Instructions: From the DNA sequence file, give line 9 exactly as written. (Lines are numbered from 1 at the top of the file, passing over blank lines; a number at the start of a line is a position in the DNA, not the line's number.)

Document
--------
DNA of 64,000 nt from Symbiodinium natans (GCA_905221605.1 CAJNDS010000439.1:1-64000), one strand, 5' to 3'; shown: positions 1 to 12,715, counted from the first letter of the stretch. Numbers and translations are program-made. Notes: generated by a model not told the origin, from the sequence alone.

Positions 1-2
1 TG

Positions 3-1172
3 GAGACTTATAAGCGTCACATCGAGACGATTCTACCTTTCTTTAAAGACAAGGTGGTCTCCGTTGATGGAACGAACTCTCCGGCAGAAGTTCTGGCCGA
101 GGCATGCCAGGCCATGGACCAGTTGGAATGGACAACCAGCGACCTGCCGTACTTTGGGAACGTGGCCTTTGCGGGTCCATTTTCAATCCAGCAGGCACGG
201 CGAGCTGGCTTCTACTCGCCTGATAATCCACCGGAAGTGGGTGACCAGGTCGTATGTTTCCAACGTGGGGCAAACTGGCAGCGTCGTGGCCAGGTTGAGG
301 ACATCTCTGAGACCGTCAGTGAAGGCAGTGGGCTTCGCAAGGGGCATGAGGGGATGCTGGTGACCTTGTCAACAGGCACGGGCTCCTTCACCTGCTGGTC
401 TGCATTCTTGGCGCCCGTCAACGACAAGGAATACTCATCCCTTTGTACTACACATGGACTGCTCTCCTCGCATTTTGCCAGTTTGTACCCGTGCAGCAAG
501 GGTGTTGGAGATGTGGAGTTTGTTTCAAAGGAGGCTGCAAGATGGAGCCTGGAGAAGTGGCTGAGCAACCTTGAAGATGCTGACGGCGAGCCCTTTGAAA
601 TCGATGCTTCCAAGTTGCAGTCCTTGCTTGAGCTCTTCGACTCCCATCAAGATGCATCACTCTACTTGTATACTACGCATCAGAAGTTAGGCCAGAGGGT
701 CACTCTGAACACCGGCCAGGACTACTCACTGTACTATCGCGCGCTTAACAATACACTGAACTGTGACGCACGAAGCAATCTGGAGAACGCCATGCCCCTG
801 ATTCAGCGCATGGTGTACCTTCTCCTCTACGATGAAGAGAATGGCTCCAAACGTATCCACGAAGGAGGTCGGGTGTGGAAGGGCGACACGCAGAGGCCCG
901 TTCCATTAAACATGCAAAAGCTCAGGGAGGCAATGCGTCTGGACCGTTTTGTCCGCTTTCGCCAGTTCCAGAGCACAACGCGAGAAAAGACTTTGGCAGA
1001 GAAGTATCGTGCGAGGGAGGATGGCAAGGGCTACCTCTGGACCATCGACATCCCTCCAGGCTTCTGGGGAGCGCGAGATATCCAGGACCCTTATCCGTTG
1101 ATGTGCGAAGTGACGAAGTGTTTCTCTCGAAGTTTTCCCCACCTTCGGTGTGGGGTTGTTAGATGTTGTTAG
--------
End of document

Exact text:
401 TGCATTCTTGGCGCCCGTCAACGACAAGGAATACTCATCCCTTTGTACTACACATGGACTGCTCTCCTCGCATTTTGCCAGTTTGTACCCGTGCAGCAAG